For some people, "expedition ship" still brings to mind an image of a workhorse vessel navigating ice floes while a captain bellows orders to his crew and passengers huddle for warmth against a gale-force wind.
But that image wouldn't reflect reality, at least not anymore.
Companies that specialize in this niche market readily admit it's all about the destination experience, not the cruise experience, but the promise of arriving there in comfort and style is what keeps affluent, adventure-seeking guests booking their products.
Today's vessels have plush accommodations: spas, gourmet cuisine and fine wines, onboard enrichment programs and, in at least one case, butlers.
Most small ship and expedition lines can claim a global reach, operating in the Arctic, Antarctic and Galapagos and calling at many less-celebrated but culturally significant ports in the Mediterranean, Northern Europe, Asia, the South Pacific and the Far East.
"We feature out-of-the-way ports and onboard naturalists and lecturers, but we do it all with elegance and with a French flair," said Terri Haas, chief commercial officer of Compagnie du Ponant, a Marseille, France-based small-ship line that on April 26 will launch its 264-passenger L'Austral in Marseille.
It's the fifth ship in the fleet and a sister vessel to Le Boreal, which launched about a year ago. Both ships will be deployed to Antarctica next fall, for a series of 10- to 15-night sailings priced from about $4,200 to $6,400 per person. As on other expedition ships, passengers will climb aboard Zodiacs to begin their explorations of the region's fragile environment.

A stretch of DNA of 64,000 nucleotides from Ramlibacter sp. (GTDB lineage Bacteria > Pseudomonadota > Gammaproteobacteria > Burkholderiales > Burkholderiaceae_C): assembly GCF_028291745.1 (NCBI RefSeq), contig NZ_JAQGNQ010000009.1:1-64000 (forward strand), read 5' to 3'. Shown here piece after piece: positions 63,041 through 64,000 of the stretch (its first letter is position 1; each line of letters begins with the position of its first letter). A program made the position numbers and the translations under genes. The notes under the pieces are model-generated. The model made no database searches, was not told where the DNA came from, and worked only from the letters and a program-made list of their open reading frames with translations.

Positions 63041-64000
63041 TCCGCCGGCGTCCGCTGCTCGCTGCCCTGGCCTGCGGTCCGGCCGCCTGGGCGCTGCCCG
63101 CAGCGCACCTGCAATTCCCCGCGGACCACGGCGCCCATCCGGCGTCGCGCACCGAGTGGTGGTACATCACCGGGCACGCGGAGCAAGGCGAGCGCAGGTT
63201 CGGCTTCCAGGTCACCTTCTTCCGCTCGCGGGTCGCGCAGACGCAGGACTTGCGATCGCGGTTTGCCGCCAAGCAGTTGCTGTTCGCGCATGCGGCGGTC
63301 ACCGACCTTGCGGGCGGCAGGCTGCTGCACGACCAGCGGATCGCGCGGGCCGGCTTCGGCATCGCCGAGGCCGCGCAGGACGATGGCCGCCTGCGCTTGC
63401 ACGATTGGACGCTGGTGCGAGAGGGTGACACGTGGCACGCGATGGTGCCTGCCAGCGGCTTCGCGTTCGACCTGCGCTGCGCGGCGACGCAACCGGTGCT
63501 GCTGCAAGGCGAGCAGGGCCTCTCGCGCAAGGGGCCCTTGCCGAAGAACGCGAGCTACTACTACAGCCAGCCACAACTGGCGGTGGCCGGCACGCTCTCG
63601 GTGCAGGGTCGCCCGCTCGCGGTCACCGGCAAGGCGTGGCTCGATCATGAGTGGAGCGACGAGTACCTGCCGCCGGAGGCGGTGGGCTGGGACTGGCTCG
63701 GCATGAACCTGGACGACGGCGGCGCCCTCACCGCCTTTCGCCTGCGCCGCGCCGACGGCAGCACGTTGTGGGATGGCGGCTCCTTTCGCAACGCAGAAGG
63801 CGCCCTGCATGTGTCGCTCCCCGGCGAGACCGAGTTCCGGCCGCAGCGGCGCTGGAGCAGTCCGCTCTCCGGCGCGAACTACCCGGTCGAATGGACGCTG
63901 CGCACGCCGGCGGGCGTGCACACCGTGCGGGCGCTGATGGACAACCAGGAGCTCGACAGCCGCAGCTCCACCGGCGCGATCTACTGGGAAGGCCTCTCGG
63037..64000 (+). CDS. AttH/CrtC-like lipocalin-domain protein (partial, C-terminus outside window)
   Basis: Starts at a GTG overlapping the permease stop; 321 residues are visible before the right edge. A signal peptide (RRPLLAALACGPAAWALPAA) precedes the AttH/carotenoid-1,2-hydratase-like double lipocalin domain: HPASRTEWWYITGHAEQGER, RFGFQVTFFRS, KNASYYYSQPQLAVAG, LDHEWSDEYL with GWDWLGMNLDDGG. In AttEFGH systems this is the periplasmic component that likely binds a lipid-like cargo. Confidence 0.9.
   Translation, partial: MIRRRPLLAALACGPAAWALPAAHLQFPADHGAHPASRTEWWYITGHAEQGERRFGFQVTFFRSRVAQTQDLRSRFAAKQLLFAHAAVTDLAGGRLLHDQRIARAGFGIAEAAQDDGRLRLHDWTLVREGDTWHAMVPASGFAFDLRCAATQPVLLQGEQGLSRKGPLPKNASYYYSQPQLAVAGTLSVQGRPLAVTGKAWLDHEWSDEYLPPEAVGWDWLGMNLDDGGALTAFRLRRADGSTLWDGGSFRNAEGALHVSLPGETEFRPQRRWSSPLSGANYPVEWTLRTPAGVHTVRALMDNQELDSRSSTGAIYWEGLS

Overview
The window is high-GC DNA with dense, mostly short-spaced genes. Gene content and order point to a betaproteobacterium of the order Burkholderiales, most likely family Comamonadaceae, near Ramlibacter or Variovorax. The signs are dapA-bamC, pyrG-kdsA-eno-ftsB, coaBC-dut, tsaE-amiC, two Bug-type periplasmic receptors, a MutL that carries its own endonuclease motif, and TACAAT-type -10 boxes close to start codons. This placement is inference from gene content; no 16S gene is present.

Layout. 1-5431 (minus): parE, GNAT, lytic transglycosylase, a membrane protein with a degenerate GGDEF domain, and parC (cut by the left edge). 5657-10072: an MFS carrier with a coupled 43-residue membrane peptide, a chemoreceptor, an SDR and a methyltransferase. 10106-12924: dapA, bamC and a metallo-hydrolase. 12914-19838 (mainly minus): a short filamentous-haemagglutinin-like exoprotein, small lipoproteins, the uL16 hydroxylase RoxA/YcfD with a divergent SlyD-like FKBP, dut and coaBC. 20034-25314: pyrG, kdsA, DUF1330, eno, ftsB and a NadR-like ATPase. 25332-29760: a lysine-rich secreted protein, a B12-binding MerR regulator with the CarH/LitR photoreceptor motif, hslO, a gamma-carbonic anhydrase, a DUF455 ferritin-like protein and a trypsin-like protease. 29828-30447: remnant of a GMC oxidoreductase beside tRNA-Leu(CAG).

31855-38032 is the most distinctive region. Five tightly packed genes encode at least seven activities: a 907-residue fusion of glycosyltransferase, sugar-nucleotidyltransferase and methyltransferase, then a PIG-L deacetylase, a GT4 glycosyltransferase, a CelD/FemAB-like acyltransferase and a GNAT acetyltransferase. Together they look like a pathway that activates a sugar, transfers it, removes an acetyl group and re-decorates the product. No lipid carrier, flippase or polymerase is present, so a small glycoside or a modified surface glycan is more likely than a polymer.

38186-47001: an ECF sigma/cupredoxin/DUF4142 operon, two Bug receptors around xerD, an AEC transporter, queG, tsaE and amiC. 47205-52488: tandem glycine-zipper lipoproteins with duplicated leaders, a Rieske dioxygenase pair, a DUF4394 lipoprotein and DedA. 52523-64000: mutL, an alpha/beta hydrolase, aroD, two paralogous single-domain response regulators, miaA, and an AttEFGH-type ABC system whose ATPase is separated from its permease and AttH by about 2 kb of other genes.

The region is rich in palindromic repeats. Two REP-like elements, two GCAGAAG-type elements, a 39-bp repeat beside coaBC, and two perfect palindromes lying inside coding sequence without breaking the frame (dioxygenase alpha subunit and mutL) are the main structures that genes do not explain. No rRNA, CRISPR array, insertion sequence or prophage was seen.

Orion Expedition Cruises will also christen a ship this year. The Sydney-based line operates the 106-passenger Orion I and will add a second ship, Orion II, following a $21 million refurbishment.
Orion II, accommodating 100 guests, is the former Clelia II, which was owned and operated by Great Lakes Cruising of Ann Arbor, Mich.
Sarina Bratton founded Orion Expedition Cruises in 2004 and is managing director of the company. Orion is her second cruise line start-up. In 1997 she founded Norwegian Capricorn Line, a joint venture between Australian interests and Norwegian Cruise Line. It was acquired by Star Cruises in 2000.
"Our interpretation of expedition cruising is a combination of mentally stimulating experiences, often in remote locations rarely visited by others and often completely bypassed by tourism," Bratton said.
"Even though 2009 was a tight year, we managed to generate enough current and forward sales to meet budget and be in a position to commit to our second ship," she added.
Post-recession, Orion's advance bookings are "very strong," Bratton said, and sales for Orion II are "significantly ahead" of her business plan projections, with some expeditions sold out for 2011 and a number nearing capacity. Orion II will sail its maiden voyage, a 24-night cruise, on May 25 from Vancouver to Japan.
A sample 10-night Orion II cruise, Natural Treasures of the Russian Far East, ranges from $6,930 to $13,940 per person for a June departure.
Compagnie du Ponant's Haas said the recession affected her company's plans for L'Austral. That ship and Le Boreal were to have debuted together in early 2010, but the company decided that, mostly due to the economic downturn, it would first roll out Le Boreal and hold back on L'Austral until this year. (Although Le Boreal has been operating for a year, it was never christened in 2010, so it will be officially named next month, too.)
Haas said her company's bookings held steady through the worst of the recession.
"Even though people cut back on long itineraries, we offered shorter options, such as seven-night cruises. In fact, 80% of our itineraries are seven nights," she said.
"Prebooking for L'Austral is off the charts," she added. Compagnie du Ponant began marketing in North America just a year ago, when Le Boreal entered service. "People knew our ships because North American operators had chartered them, but they didn't know our brand."
One of those operators is Abercrombie & Kent, based in Downers Grove, Ill. Bob Simpson, vice president of business development, said the up-market operator chartered Le Boreal last winter in Antarctica and would do so again next December and January.